‘Black Widow’ weaves together strong cast for one of Marvel’s best films

Illustration from the movie Black Widow
Amanda Tsang/Staff

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Grade: 4.0/5.0

It’s about time.

After her debut in “Iron Man 2” in a slinky, low-cut catsuit, Natasha Romanoff, or Black Widow, (Scarlett Johansson) has finally stepped out of her role as a supportive superhero-but-essentially-sidekick and into a fully-fledged protagonist in the summer blockbuster “Black Widow.”

Directed by Cate Shortland, “Black Widow” retreats back into the ever-expanding Marvel Cinematic Universe, or MCU, timeline. The bulk of the story takes place immediately after “Captain America: Civil War,” when Natasha lives in hiding as a fugitive, her found family fighting and fractured.

The film sheds light on Natasha’s childhood, opening with an idyllic shot of 1995 Ohio as young Natasha (Ever Anderson) with blue-streaked hair plays with her little sister Yelena (Violet McGraw). Along with their undercover parents Melina (Rachel Weisz) and Alexei (David Harbour), the girls pose as the quintessential nuclear family when they’re really Russian spies, and by the end of the opening credits, the girls are already hauled back to the sinister Red Room to be transformed from young women into “Widows,” or Russian killing machines. 

“Black Widow” layers action sequences over emotional intimacy like indulgent frosting, but the actors are cleverly resistant to the narrative’s headless rush. Harbour in particular makes the most of his character’s dangerous stunts, centering Alexei’s conflicted feelings about being a father figure. He’s new to Marvel’s fast-paced action scene, but he never lets viewers see him stumble — unless, of course, it’s in character.

Fast-forward 14 years, and estranged adults Natasha and Yelena (Florence Pugh) have twisted and backflipped back into each other’s lives, teaming up to take down the still-operational Red Room and its leader Dreykov (Ray Winstone). The sisters decide to round up the rest of their fake family to gather intel about the operation’s location. 

Though her character is unmoored, Johansson delivers an anchored performance, embracing the epic internal conflicts of a hero and filling her male predecessors’ shoes. It’s Pugh, however, who steals every scene.

As an actress, Pugh comes from the type of cinema that attracts award show buzz, and she’s known for playing complicated, empathetic women. She flexes her versatility as Yelena, easily elevating Marvel one-liners to their best with her satirical Slavic delivery. Yelena tells jokes the same way she hunts people — with perfect execution. She does not miss.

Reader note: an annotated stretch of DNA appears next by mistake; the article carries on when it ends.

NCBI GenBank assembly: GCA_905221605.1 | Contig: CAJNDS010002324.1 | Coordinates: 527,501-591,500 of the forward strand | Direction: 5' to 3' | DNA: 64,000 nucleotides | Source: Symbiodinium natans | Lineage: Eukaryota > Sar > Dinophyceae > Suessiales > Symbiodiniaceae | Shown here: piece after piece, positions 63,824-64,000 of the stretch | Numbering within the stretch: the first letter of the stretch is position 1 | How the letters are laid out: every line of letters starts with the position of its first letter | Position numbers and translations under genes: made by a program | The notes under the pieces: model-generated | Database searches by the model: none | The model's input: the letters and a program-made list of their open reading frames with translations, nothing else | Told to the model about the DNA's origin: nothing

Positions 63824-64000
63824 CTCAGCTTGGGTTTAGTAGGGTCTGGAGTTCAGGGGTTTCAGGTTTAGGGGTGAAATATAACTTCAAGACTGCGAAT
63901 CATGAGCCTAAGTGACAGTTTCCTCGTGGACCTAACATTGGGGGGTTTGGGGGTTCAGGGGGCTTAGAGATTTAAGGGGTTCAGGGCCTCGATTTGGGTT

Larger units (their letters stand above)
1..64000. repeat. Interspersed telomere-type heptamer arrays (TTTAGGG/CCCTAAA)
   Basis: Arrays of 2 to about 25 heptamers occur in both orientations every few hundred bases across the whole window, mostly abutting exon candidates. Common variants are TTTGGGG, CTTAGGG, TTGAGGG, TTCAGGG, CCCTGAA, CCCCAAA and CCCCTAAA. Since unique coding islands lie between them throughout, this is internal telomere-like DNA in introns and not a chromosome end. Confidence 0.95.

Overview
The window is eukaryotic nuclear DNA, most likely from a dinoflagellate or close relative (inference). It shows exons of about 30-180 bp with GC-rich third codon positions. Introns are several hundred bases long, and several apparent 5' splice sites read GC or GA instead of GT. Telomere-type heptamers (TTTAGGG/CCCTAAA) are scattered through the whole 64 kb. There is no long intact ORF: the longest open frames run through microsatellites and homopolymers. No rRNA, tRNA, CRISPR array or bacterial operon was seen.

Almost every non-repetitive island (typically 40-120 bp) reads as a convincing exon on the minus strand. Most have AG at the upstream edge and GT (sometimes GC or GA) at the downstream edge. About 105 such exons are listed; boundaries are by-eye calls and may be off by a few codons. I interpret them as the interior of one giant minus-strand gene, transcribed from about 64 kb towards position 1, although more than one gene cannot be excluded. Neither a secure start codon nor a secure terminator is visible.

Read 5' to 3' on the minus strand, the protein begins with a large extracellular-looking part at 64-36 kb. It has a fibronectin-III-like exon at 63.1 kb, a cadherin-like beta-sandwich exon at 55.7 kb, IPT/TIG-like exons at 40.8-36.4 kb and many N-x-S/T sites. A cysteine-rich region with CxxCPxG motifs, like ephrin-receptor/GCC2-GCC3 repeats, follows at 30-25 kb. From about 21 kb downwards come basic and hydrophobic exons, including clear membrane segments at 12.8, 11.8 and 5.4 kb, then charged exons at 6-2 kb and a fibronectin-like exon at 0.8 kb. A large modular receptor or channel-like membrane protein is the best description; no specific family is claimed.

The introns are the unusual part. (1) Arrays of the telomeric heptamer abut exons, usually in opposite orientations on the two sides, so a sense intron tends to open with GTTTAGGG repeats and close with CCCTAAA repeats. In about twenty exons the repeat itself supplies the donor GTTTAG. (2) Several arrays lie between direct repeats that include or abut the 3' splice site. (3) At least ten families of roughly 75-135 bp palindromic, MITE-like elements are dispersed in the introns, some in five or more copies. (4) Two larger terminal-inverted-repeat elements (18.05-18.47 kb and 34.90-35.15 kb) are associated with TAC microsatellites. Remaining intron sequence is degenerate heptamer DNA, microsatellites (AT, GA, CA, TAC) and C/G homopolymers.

With surprising betrayals and high-tech gadgets, “Black Widow” captures attention and keeps it. The film runs for more than two hours, but the time passes surprisingly quickly. The first act of “Black Widow” sets the stage for a spy thriller, family drama and superhero flick all in one. It initially bites off more than it can chew. The choppy editing of near-incessant fight scenes spoils the film’s impressive visuals and leaves little room for the viewer to breathe. Yet once Yelena and Natasha round up their counterfeit relatives, “Black Widow” settles into its real rhythm, allowing the story to take a refreshing, more human shape.

Marvel movies often interrogate the line that discerns humanity from apathetic machinery, and “Black Widow” champions family as the antidote. Natasha’s interconnected family sustains enough interest to distract from Dreykov the undercooked villain. Yet, even he and the Taskmaster are given relevant pieces — more like crumbs — of character to complete the assignment.

It’s bittersweet to watch “Black Widow” — to watch Johansson hold her own, to watch her soar with wings of retroactive character development. The film emphasizes the preciousness and precarity of free will, ironic themes considering Natasha has spent most of her Marvel life upholding other characters’ agency while exerting little of her own.

Fans of the MCU have known for years that Black Widow is an interesting, complicated character, someone who’s deserving of a solo movie. The impulse may be to deride Marvel’s cowardice, and the character’s demise in “Avengers: Endgame” makes it hard to suppress the ache that comes from knowing Black Widow as a character holds so much more. That faith in her character, however, is something this exciting, generally awesome movie attests and affirms. It’s a fitting farewell to Natasha Romanoff, and though it’s well overdue, “Black Widow,” in all its epic scale and strong performances, is worth the wait. 

Contact Maya Thompson at [email protected].